The term grey import refers to an item that has been imported into a country, legally, but without the agreement of the manufacturer. The term parallel import may also be used.
The term usually refers to motor vehicles and motorcycles, which may be imported, either brand new or used, from another country, where they are more readily available and competitively priced.
An example of this is the export of used motor vehicles from Japan, where rigorous road tests and high depreciation make such vehicles worth very little after six years. Consequently, it is profitable to export them to other right hand drive (RHD) countries, such as New Zealand, the Republic of Ireland, or Cyprus where they have proved popular with local buyers. Similarly, there are exports of used cars from Germany to countries in Eastern Europe and left hand drive (LHD) markets in West Africa.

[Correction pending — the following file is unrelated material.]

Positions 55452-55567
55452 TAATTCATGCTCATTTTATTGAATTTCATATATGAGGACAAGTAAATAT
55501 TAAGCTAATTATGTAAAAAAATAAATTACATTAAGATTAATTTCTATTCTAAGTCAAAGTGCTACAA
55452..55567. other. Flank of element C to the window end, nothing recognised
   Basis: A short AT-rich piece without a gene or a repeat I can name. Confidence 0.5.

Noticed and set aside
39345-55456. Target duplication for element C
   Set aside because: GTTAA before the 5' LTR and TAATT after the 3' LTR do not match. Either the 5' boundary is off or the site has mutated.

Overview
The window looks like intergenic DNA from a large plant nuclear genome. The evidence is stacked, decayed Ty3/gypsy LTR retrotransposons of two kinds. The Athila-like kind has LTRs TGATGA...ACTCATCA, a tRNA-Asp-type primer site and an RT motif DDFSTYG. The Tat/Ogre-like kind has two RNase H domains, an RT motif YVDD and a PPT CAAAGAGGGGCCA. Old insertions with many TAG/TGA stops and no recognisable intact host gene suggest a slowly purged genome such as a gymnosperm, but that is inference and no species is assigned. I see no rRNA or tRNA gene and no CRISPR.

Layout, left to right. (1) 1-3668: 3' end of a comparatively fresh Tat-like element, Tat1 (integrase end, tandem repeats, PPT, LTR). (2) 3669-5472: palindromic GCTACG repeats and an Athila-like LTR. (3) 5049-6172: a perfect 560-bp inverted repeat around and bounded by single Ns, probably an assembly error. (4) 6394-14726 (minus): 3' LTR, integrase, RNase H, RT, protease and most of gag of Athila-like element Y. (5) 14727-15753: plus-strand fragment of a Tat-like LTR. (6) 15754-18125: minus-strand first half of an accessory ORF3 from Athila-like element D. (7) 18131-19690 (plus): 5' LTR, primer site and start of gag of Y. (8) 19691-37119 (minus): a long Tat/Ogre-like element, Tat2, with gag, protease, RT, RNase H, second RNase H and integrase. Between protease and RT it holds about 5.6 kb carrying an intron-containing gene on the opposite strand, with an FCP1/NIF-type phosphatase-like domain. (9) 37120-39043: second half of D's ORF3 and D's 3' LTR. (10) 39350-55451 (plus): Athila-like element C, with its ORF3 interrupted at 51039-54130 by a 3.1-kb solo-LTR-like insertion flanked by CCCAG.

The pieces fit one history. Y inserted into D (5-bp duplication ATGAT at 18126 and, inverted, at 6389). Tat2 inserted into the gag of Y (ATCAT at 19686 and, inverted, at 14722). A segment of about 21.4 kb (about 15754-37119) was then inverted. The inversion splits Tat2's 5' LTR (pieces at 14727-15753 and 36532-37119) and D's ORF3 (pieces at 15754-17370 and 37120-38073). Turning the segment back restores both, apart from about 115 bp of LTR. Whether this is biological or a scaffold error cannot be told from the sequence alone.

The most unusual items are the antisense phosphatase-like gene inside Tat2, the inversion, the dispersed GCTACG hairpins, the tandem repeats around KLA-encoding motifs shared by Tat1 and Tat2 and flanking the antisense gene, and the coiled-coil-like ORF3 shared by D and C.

Understandably, manufacturers and local distributors of cars have not been enthusiastic about this trade, arguing that grey imports can often be inferior to official ones, and in some countries the commercial import of used cars has been banned.
In the European Union, competition law attempts to prevent grey imports from other EU countries.
In the United Kingdom, many people have chosen to buy new cars in other EU member states, where pre-tax prices are much lower than in the UK, and then import them into their own country, where they only pay the UK's rate of VAT. This is facilitated by the fact that, for a small supplement, UK buyers can request a model in RHD when ordering from a dealer in mainland Europe, although dealers may refuse to do this, or charge a premium for RHD.
Even when the issue of LHD / RHD does not arise, buyers can still encounter problems. In 1998, Volkswagen was fined by the European Commission for attempting to prevent customers from Germany and Austria from going to Italy to buy VWs at lower prices than in their own countries.